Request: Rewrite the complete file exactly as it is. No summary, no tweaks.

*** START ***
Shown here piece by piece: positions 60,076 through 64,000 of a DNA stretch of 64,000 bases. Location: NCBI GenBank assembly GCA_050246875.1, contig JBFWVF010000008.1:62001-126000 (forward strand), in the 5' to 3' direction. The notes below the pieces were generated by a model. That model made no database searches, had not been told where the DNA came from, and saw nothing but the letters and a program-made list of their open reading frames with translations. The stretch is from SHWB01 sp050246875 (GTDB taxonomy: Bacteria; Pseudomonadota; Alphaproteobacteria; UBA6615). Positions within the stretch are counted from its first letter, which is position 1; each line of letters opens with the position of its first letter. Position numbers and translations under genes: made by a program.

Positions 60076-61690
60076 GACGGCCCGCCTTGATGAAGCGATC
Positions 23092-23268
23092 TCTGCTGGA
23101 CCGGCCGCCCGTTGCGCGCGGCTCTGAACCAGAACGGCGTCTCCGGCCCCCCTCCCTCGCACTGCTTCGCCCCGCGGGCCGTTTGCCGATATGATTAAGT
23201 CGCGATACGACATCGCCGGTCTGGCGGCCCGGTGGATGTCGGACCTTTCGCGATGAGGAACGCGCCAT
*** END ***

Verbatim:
Shown here piece by piece: positions 60,076 through 64,000 of a DNA stretch of 64,000 bases. Location: NCBI GenBank assembly GCA_050246875.1, contig JBFWVF010000008.1:62001-126000 (forward strand), in the 5' to 3' direction. The notes below the pieces were generated by a model. That model made no database searches, had not been told where the DNA came from, and saw nothing but the letters and a program-made list of their open reading frames with translations. The stretch is from SHWB01 sp050246875 (GTDB taxonomy: Bacteria; Pseudomonadota; Alphaproteobacteria; UBA6615). Positions within the stretch are counted from its first letter, which is position 1; each line of letters opens with the position of its first letter. Position numbers and translations under genes: made by a program.

Positions 60076-61690
60076 GACGGCCCGCCTTGATGAAGCGATC
Positions 23092-23268
23092 TCTGCTGGA
23101 CCGGCCGCCCGTTGCGCGCGGCTCTGAACCAGAACGGCGTCTCCGGCCCCCCTCCCTCGCACTGCTTCGCCCCGCGGGCCGTTTGCCGATATGATTAAGT
23201 CGCGATACGACATCGCCGGTCTGGCGGCCCGGTGGATGTCGGACCTTTCGCGATGAGGAACGCGCCAT